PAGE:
The Wickaninnish Inn on Vancouver Island won Travel+Leisure’s Best Hotel in North America award in 2002. With the ensuing exposure, the hotel owners wanted a world class website to match the hotel experience, so they hired Stephen Saugestad and his team at Wallop, a digital marketing studio based in Vancouver and Montreal.
The new interactive, visually-driven website was the first of its kind, showcasing the hotel’s spectacular scenery using an interactive widget on the homepage that ultimately set the standard for the industry.
In 2011 and 2012, Singita Safari Lodges’ Grumeti Reserve in Tanzania won T+L’s World’s Best Hotel. Singita’s new website was also designed by Wallop, which is one of five final nominees in the 2013 Pixel Awards travel category.
Presently, Saugestad is leading the digital strategy on The Brando, a 30-room eco-resort that will redefine sustainable luxury travel on what was actor Marlon Brando’s private island in Tahiti.
“Successful hotel website design is about selling an experience and communicating a mindset that is consistent with a visit to the hotel,” says Saugestad. “You’re telling a story by leading the traveler through the discovery and selection process on the web. So we try to build websites that break the traditional mold, and focus on the transformative nature of travel.”
Saugestad says hotel website designers all face the same challenge trying to accommodate the needs from many different hotel executive departments, while communicating all of the facets of the hotel experience. Traditional thinking dating back to the early web dictated cramming as much info above the fold as possible, detailing everything from room types to meeting space layout.
“There are often many different voices in the room, and naturally, they feel the need to push the business goals,” explains Ryan Clarke, director of business development at Wallop. “But the user experience is just as much a priority…. Photography is by far the most important design consideration to facilitate user decision making, combined with an information architecture structured toward simplicity. A simple user experience is just as important as good content.”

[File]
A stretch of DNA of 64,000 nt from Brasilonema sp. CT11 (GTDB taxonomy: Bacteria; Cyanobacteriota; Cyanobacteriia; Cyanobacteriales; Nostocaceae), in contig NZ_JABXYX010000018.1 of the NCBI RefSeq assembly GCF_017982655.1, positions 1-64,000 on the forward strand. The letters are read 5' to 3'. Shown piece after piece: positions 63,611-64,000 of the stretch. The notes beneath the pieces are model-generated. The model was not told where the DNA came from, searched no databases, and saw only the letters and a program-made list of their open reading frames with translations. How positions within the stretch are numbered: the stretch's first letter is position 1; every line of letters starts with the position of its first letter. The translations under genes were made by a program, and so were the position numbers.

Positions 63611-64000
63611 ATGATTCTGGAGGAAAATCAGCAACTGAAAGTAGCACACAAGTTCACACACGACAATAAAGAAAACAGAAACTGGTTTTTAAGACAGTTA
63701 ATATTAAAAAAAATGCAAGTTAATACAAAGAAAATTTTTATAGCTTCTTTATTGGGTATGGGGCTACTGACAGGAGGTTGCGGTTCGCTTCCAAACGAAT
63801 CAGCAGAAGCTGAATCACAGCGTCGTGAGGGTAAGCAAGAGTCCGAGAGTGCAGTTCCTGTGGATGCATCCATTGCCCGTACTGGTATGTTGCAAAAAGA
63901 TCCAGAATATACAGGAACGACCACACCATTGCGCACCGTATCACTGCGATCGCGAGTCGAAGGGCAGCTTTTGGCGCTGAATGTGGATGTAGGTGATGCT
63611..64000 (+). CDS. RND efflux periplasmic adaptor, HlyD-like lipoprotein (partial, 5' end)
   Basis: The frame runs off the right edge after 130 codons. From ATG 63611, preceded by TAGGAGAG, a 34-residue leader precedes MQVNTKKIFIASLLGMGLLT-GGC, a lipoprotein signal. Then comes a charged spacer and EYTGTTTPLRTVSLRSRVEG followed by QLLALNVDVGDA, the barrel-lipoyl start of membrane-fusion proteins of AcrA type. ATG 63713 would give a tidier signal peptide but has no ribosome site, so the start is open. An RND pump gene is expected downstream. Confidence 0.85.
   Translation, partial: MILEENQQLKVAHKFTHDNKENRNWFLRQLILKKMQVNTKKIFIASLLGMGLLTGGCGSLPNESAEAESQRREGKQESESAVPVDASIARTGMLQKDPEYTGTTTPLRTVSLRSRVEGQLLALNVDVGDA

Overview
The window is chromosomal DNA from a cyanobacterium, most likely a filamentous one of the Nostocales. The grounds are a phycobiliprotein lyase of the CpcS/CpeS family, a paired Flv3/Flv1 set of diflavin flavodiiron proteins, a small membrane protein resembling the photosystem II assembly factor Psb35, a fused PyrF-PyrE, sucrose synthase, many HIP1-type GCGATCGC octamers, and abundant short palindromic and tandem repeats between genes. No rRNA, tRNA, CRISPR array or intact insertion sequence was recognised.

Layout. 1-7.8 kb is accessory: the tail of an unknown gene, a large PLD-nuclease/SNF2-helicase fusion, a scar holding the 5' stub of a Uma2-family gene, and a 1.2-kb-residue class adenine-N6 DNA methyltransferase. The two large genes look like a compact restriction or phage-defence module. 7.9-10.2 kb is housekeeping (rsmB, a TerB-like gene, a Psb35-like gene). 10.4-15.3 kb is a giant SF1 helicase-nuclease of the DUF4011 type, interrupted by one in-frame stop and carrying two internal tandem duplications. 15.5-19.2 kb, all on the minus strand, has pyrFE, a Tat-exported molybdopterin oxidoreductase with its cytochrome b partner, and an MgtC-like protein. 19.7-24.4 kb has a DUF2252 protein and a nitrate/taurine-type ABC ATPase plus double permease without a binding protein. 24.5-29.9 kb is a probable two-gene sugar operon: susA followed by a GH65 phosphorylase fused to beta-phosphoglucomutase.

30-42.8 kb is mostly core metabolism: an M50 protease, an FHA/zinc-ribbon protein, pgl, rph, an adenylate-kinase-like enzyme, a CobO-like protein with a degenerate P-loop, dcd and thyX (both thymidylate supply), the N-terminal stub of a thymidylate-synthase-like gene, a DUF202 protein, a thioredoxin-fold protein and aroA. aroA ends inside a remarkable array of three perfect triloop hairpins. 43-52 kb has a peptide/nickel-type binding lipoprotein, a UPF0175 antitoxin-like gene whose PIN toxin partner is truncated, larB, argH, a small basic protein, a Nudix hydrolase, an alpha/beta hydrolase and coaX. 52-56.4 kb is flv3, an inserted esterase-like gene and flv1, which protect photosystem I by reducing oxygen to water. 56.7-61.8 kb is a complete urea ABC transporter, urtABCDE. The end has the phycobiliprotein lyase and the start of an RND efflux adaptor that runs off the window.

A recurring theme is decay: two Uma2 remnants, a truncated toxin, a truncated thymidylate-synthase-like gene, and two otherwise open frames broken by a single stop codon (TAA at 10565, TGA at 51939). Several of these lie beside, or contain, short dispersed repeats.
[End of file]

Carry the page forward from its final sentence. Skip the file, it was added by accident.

Singita’s responsive website, for example, opens with a full page video titled “Singita—Place of Miracles.” The 2:15 minute video opens with CEO Luke Bailes explaining the hotel group’s overarching mission to create resorts that positively impact the environment and local communities. Within a few seconds, the viewer understands the brand story completely, supported by visuals that draw you deeply into the story.
Granted, it’s easier to do that with striking imagery when your hotel is a bucket list destination, but it’s the overall user experience and intuitive design navigation that any hotel can draw inspiration from.
Another Wallop creation, the website for Hotel San Jose in Austin, owned by the trendy Bunkhouse Group, takes visual storytelling to its most simplified and high-impact resolution. The responsive website features a full frame slideshow with beautiful imagery, a fun short story about the “ultramodern” motor court hotel, a simple booking engine, and a tight nav bar up top. And that’s it.
This is not an expensive proposition. The power of the website draws from the quality of the photography and the lack of noise throughout.
Saugestad says Hotel San Jose is about as far and as simple as you can go using a photography-based hotel website.
With that in mind, the company developed Wallop Film to produce and integrate more videos and video backgrounds into the next generation of hotel websites.
“A lot of hotel videos feel like bad commercials, except longer,” says Clarke. “The ROI for good film is that it adds so much more to the storytelling experience, and it’s a direct line to creating more shareable content for customers.”
For an example of what the Wallop team can do with film, visit the “This Land” documentary about a Canadian military patrol in the Arctic. Also check out the high-impact videos produced for Hotel 1000 in Seattle and Casa Madrona in Sausalito on Wallop Film’s Work page.
“We’ve found that hotel videos are especially powerful when the architectural shots blend stylistically with the lifestyle shots,” says Clarke.
Moving forward into 2014, Wallop is developing a responsive booking interface that integrates the browsing/booking processes within the website and across all platforms, with the understanding that simplification ultimately increases conversions.
Clarke says, “That’s part of why OTAs do so well, because they’ve simplified the booking process.”
For more insight into hotel web design trends, read Clarke’s post on the Wallop blog: 14 Web Trends for Luxury Hotels in 2014.
Greg Oates covers hospitality trends and next generation hotels. He has participated in 1,000+ hotel site inspections in over 50 countries.